Panoramic Cable Car

Panoramic Cable Car

A highlight

More on Langkawi

Well-informed me didn’t even know Langkawi had a cable car till I started riding around the island and saw the signs for it — and with it climbing almost 700 metres, oh what a cable car it is.

Travelfish says:

Opened in 2003, the Langkawi cable car has three “stations” which you pass through on your way to the summit. All up the inclined distance is more than two kilometres in length, with a single stretch being almost a kilometre in length — you really will feel like you’re gliding through space.

Can't pick the weather some days.

Can’t pick the weather some days.

The Base Station is set within the Disneyland-ish Oriental Village towards the western edge of Langkawi, a 20- to 30-minute drive from the popular beach areas of Pantai Cenang and Pantai Tengah. This is where where you buy your ticket and begin your trip to the summit.

Don't look down.

Don’t look down.

The Middle Station is at an elevation of 650 metres, and has two elevated viewing platforms from where you can enjoy a spectacular look over the surrounds.

At 708 metres above sea level, the Top Station is, well, at the top of Gunung Machinchang and supports two alien-like disk viewing platforms. It’s also the access point to the Skybridge.

Each cable car “pod” comfortably holds four adults and the window can be opened on the right-hand side. Smaller slotted windows at the front and rear of the cab can also be opened. Having the windows open is great as you don’t need to worry about taking photos through grubby, scratched glass — and as a bonus it means you can get some fresh air in the cab when you start to freak out.

Up we go to the Middle Station.

Up we go to the Middle Station.

I’ve never been all that good with heights, and while I was lucky in that I didn’t need to share my cab with anyone else, I found the last stretch of the run from Base Station to Middle Station really quite unnerving as you’re suddenly covering an awful lot of altitude as you run up the cliff face. If you have problems with heights, you may want to think twice about whether this is for you.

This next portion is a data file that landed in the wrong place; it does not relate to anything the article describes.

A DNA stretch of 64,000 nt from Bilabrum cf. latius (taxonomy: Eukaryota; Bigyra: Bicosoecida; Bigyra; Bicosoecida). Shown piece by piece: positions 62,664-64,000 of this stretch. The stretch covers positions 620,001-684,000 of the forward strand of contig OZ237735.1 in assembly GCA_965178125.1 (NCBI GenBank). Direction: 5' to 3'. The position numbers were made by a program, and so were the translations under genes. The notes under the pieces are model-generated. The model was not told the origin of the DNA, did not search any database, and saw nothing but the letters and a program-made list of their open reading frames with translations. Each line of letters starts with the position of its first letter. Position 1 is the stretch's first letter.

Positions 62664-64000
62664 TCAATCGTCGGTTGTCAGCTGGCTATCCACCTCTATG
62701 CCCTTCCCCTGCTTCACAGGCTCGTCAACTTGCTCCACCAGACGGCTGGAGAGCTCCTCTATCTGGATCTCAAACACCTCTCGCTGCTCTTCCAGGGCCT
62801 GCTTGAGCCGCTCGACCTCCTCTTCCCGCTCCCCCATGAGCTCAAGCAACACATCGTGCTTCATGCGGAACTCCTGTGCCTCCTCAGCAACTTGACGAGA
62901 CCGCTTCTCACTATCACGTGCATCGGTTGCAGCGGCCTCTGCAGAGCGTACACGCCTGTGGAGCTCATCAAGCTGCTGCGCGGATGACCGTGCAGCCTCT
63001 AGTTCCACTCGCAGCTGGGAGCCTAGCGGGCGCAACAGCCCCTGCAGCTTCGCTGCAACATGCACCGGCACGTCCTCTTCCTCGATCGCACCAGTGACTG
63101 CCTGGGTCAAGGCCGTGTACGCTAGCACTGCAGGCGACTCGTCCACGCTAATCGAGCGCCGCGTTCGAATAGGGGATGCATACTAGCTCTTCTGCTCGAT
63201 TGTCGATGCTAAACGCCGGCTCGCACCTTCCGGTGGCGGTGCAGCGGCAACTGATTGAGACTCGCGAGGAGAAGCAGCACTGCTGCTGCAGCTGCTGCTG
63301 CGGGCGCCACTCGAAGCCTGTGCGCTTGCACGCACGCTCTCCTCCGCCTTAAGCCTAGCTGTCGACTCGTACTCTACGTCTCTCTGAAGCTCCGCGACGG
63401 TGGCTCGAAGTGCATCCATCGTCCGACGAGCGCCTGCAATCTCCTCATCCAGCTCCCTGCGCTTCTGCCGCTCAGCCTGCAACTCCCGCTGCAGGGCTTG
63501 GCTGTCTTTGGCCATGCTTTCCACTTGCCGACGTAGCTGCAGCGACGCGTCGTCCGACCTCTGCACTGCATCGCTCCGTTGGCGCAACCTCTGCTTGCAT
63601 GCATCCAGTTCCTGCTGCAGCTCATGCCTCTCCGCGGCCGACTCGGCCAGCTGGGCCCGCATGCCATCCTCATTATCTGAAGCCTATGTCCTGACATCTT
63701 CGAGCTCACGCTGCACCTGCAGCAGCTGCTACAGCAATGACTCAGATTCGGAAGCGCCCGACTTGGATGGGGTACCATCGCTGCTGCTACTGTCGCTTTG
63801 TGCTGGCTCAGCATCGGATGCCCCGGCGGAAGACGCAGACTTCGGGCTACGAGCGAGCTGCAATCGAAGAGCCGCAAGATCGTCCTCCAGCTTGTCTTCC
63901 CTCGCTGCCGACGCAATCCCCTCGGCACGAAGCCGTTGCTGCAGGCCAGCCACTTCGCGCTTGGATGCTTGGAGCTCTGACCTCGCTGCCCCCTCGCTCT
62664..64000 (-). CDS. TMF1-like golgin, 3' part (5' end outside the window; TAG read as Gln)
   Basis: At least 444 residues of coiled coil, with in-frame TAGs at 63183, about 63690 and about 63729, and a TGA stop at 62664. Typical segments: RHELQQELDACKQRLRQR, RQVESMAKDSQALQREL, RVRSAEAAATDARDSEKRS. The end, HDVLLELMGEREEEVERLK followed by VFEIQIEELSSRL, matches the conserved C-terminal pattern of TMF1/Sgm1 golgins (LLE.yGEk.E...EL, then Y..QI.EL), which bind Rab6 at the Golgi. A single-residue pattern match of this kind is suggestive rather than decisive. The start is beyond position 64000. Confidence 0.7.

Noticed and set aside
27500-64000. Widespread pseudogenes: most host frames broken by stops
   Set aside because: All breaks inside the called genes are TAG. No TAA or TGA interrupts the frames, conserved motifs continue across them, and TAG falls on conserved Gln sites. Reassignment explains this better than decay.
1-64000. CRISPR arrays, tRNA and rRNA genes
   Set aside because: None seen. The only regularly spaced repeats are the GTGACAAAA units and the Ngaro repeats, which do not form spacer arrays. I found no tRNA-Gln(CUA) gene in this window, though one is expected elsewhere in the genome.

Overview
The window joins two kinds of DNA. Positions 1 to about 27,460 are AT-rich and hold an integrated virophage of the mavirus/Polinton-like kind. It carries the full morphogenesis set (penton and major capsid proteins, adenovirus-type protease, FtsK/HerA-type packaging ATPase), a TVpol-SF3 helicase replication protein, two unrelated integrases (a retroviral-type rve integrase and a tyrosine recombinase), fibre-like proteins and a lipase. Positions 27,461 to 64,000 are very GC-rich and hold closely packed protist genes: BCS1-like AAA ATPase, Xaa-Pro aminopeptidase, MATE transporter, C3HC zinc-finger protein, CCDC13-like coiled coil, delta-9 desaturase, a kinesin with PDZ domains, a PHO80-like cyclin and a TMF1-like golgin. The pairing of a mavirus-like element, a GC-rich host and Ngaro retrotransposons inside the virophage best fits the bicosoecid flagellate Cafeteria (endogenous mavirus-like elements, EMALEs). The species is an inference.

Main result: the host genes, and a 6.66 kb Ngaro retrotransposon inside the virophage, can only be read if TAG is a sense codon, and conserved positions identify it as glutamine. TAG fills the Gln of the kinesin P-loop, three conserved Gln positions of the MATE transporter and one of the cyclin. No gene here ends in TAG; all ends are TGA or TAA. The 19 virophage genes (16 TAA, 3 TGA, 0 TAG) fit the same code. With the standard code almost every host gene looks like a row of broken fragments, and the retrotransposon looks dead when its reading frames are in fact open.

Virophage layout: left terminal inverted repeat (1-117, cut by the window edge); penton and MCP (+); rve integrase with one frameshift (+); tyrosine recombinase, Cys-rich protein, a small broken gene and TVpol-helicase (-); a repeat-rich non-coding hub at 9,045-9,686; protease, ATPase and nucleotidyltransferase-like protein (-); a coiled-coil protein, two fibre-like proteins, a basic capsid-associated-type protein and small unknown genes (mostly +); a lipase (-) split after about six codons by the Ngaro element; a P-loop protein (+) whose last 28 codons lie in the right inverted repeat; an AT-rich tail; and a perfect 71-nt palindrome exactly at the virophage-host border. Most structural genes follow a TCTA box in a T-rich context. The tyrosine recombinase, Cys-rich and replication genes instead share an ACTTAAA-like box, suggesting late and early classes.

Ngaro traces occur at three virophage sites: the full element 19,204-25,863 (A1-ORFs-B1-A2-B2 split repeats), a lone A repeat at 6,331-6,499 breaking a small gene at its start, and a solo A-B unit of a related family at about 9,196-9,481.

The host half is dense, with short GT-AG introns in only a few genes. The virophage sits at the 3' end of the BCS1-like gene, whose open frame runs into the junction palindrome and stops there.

Phobias aside, the views are breathtaking. The forest below is dense and beautiful — at least towards the start you are close enough to pick out birds (I saw a couple of hornbills fly under my pod) and out to your right you’ll see the Seven Pools waterfall. Further along to your left you’ll see another attractive waterfall. But it’s really the last run up the cliff-face that takes your breath away.

Once you reach Middle Station you’re welcome to alight, slow down your pulse and take a look around from the viewpoints that flank the station. The views are good — on a clear day you’ll see to the beaches — but unless you are totally freaking out, after snapping a few pics, jump back on. Funnily enough, the leg from the Middle Station to the Top Station is nowhere near as scary.

Next stop the summit - note the Skybridge to the right.

Next stop the summit — note the Skybridge to the right.